Originally posted by SirKnight:
[b] [quote]Originally posted by knackered: Brilliant.
How does it work with shadow volumes?
“Shadow volume reconstruction from depth maps” maybe?

-SirKnight[/b][/QUOTE]I think rendering this shader from the point of view of multiple lights to get the depth maps for subsequent edge detection may perhaps start to negate the vertex throughput savings achieved.
Maybe in a couple of years…

That’s very cool. I have been following your work rather intently lately since it fits quite closely with my own research.

In developing a very similar technique for displacement mapping based on ray tracing I ran into the same problem: silhouettes are completely flat.

And I arrived at a similar solution to the one you have just mentioned (and was used for Wang et. al.'s View-dependent Displacement Mapping): generate principal curvatures per-vertex on the mesh, and use these to approximate a ray in texture space by a parabola instead of a straight line.

I found that the parabolic approximation worked very well on spheres (as you presented) and even on cylinders. But then I found that it failed on a torus. As far as I could tell this was not a bug in my code: it seems that an approximation to curvature based on local derivatives is actually quite poor, particularly in places such as saddle points. Have you had similar results with the torus? Could you perhaps post a picture? It would be great to see it on more complex models.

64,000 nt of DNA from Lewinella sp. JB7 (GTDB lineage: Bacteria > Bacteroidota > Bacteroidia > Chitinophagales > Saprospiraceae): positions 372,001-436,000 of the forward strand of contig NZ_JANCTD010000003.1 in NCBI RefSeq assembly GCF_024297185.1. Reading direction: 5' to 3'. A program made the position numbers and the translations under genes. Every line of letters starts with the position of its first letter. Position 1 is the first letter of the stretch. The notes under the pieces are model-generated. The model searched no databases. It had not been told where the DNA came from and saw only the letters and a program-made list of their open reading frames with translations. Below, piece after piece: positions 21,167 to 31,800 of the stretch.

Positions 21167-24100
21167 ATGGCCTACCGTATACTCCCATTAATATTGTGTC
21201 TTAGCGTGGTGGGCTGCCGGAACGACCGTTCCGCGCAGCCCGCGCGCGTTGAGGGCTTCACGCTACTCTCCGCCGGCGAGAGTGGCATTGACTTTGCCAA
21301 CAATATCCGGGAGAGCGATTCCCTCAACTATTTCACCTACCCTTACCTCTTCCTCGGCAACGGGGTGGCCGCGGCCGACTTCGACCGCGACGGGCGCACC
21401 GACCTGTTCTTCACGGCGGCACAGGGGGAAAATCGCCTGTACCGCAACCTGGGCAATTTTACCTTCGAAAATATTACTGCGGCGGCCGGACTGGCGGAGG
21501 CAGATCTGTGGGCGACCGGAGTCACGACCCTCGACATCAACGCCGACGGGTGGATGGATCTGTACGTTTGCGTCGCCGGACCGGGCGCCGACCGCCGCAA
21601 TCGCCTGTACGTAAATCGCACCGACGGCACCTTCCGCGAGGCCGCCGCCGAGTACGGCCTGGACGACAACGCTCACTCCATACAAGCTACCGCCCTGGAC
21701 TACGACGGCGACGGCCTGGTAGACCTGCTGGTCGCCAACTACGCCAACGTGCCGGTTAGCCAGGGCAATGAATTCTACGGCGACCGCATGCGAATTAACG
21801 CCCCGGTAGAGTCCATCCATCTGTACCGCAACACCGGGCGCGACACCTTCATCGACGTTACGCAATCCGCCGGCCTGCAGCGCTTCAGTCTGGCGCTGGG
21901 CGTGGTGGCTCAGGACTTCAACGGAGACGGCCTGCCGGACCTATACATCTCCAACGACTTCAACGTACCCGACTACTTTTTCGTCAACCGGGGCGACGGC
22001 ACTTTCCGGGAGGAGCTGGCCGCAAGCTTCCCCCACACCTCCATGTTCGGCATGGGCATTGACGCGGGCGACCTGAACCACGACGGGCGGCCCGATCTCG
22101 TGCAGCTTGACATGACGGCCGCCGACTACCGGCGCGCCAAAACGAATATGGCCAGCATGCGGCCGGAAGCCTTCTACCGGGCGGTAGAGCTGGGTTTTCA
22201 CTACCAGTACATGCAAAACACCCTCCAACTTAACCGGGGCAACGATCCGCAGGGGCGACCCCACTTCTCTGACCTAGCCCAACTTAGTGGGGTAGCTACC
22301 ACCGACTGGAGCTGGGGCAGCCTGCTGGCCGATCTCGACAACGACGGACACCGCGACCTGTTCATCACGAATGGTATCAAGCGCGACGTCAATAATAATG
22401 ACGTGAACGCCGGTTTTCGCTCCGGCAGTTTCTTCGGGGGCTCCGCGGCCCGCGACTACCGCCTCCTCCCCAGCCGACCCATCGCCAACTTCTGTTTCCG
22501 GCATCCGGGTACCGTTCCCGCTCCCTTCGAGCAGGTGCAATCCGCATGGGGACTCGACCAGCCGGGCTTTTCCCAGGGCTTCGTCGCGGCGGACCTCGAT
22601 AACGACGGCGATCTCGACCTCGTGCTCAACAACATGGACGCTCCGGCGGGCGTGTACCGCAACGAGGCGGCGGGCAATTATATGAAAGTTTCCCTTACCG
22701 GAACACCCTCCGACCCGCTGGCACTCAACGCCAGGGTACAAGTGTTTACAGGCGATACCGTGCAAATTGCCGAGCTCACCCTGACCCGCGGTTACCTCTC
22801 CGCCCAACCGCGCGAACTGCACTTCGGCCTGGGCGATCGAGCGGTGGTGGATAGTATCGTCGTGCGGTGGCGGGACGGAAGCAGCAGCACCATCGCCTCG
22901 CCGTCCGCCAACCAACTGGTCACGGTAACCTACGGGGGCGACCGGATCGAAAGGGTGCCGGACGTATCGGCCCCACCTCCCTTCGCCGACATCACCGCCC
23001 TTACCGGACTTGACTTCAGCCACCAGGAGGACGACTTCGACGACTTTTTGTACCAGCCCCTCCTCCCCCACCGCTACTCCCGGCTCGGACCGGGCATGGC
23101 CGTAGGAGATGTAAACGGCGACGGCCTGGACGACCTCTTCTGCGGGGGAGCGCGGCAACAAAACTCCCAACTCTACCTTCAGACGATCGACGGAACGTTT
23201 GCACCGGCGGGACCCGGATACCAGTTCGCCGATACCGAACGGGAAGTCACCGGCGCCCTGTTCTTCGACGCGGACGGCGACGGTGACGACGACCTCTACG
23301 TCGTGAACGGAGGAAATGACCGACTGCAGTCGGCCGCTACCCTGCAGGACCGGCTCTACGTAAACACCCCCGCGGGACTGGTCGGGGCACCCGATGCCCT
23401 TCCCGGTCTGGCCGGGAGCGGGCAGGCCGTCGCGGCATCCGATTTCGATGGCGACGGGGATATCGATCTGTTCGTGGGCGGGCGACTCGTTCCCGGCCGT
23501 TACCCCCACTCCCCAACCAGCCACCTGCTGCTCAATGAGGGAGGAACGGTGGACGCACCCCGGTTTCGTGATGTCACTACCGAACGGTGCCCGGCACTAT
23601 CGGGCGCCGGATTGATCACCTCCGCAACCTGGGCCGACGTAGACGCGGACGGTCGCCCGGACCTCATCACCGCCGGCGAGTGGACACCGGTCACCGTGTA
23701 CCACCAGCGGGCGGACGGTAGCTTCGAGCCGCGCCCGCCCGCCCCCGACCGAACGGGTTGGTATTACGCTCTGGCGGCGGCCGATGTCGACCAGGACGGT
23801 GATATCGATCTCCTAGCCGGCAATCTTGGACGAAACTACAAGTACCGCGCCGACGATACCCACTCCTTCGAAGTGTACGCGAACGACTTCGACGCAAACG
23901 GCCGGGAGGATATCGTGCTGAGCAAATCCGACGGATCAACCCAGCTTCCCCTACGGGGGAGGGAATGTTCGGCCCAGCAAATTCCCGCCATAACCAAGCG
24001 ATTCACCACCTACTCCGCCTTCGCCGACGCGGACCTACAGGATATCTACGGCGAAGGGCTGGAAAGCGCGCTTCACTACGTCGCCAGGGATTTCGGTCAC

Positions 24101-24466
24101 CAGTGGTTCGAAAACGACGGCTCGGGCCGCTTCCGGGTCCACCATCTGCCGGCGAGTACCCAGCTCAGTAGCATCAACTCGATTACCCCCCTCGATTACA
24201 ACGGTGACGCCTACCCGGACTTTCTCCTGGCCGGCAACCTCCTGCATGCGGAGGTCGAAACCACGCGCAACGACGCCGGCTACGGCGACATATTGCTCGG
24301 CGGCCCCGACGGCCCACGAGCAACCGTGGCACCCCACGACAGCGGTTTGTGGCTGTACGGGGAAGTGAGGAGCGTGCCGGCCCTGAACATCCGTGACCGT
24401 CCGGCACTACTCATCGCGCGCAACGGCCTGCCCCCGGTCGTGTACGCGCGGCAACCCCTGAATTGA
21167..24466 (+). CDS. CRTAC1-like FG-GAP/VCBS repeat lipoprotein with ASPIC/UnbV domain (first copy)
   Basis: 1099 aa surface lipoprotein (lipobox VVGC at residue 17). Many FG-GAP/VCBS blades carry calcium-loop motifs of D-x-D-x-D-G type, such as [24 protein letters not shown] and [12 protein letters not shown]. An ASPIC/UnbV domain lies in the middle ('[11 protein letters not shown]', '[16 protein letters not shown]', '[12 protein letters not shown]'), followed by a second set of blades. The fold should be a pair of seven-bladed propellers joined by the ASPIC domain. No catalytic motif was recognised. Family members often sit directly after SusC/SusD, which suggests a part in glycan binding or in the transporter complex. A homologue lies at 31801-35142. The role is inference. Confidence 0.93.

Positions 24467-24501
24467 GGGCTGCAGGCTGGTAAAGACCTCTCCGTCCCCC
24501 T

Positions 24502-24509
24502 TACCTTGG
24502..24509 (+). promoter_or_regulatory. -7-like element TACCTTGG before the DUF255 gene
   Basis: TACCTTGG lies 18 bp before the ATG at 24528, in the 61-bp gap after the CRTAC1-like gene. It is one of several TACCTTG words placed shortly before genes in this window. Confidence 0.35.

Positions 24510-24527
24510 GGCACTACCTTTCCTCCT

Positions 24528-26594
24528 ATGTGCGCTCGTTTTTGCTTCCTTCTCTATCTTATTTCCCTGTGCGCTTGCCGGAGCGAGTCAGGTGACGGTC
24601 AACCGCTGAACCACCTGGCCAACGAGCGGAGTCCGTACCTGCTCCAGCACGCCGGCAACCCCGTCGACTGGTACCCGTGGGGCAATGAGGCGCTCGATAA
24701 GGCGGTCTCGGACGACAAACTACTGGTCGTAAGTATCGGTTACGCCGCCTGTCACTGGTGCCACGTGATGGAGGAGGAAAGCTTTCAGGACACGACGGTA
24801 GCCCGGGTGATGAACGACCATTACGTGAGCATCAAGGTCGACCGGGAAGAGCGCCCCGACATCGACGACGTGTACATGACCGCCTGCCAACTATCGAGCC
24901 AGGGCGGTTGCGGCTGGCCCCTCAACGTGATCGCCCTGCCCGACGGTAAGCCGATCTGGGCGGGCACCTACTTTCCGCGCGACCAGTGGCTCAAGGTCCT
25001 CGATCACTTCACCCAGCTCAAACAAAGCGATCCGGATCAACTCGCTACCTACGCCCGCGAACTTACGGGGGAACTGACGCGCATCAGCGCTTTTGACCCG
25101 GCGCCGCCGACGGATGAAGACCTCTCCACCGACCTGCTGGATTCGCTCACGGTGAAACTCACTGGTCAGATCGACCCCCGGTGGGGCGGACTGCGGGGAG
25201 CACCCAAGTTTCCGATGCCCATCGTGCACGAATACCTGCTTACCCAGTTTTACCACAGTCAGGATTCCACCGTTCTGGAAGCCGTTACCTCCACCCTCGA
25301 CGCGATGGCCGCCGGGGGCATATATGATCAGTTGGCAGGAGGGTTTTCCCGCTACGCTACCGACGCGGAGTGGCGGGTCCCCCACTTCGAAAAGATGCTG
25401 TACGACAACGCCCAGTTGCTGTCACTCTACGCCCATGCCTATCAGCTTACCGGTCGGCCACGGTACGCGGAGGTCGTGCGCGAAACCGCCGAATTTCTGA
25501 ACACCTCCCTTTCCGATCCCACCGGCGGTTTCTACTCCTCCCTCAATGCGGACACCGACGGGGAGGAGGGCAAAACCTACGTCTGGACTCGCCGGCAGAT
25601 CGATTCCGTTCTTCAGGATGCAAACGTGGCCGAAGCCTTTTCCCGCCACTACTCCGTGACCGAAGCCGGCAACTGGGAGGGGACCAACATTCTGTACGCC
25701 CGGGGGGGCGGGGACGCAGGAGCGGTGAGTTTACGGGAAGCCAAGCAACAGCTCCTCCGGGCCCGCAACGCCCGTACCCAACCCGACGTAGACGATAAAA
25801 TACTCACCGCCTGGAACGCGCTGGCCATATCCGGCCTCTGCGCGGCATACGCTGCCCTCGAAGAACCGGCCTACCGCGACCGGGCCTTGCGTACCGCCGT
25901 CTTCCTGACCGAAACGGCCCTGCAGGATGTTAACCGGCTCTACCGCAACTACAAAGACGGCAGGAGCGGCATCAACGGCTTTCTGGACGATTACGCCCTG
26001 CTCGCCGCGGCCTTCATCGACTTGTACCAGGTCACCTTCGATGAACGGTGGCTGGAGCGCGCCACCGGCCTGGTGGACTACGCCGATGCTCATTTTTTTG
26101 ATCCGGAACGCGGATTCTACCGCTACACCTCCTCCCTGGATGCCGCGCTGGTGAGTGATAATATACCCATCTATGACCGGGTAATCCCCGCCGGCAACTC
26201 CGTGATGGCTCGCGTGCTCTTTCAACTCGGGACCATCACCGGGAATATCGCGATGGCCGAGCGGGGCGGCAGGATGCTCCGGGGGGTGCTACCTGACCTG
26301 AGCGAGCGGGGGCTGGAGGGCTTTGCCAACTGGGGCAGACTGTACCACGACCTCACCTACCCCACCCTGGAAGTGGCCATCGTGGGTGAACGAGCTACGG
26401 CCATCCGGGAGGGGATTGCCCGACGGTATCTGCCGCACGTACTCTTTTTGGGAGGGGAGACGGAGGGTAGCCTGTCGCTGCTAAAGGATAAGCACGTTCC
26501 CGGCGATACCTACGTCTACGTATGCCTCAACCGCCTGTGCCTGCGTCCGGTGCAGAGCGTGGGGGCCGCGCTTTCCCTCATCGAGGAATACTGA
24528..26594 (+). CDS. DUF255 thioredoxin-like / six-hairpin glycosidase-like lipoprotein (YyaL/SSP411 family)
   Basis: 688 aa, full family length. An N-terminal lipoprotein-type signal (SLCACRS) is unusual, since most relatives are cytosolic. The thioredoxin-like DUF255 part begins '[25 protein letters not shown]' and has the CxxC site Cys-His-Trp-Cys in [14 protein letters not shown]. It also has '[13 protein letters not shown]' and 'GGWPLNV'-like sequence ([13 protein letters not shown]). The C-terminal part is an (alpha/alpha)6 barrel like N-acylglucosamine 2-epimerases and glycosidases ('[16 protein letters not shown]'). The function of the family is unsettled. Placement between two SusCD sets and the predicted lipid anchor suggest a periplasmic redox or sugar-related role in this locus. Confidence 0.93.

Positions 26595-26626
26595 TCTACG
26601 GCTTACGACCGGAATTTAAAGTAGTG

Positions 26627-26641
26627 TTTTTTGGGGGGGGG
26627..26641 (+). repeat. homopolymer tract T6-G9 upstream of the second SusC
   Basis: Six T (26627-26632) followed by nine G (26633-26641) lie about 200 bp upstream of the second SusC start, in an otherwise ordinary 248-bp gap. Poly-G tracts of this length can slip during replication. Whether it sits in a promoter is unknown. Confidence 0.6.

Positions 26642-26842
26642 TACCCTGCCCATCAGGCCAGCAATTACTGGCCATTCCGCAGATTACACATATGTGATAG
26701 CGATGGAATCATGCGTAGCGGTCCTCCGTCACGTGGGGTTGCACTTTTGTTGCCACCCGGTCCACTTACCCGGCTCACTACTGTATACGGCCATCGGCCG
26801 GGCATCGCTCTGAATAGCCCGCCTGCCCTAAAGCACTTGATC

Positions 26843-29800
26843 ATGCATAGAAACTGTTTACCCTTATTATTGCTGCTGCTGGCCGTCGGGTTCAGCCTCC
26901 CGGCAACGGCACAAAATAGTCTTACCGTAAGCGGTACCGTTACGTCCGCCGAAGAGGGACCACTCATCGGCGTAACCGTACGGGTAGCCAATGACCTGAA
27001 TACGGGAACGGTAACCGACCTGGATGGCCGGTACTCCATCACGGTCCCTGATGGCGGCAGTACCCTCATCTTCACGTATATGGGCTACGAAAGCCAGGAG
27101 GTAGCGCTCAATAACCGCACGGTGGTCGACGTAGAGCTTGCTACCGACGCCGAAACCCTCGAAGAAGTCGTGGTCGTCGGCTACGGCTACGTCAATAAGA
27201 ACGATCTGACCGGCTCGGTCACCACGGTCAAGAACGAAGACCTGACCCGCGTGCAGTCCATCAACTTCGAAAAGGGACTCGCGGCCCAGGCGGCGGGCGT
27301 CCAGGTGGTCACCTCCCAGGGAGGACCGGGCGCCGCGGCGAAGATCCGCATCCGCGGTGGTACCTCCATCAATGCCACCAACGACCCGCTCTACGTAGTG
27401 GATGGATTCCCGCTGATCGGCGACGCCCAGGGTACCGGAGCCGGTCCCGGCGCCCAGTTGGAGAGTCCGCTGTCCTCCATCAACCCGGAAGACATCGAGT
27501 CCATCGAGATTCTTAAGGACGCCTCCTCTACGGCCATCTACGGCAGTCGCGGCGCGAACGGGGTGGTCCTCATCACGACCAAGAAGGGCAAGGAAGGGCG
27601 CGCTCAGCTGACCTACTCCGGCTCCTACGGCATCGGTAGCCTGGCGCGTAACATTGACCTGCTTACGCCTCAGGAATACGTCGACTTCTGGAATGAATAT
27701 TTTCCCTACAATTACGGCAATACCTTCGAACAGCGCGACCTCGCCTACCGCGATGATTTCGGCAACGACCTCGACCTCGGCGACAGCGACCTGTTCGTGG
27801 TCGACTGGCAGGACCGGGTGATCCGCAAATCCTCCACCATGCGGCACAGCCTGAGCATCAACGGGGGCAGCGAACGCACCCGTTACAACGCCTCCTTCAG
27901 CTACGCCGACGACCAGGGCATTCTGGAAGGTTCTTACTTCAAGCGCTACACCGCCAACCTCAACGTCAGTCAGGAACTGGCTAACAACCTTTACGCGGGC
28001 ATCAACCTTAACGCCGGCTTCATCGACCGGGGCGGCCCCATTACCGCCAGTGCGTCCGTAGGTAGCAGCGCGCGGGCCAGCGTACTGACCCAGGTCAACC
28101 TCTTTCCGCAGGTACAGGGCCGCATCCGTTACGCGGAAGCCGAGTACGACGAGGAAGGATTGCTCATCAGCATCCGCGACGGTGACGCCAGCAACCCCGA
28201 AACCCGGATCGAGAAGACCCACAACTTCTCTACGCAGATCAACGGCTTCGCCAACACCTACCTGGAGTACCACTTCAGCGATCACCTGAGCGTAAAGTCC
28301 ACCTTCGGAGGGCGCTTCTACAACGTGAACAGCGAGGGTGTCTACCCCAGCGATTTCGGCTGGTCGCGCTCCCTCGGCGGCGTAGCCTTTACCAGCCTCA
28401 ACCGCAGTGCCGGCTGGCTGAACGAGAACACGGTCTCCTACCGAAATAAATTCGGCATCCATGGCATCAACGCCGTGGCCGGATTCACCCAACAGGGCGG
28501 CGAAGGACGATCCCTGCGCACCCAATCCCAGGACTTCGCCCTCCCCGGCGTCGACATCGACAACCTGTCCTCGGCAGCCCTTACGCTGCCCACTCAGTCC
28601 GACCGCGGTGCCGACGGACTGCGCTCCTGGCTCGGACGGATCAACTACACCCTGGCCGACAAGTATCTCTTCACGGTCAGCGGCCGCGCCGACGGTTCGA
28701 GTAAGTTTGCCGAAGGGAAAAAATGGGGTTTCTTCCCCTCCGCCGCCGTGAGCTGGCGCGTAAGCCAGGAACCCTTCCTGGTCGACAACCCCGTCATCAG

I believe that Wang et. al. realized the drawbacks of the parabolic ray approach, which is probably what led them to abandon it for their EG04 paper.

Edit: I had a version of the GDM paper without pictures, so I missed that figures 8c and 8d show clearly that VDM did in fact have the same problem with silhouettes that I had: http://research.microsoft.com/users/xtong/xtong.html
I guess this also shows how easy it is to hide crappy results in a paper. :rolleyes:

Hi Pragma, looks like we had similar ideas so. Do you also use a linear/binary search for the ray intersection?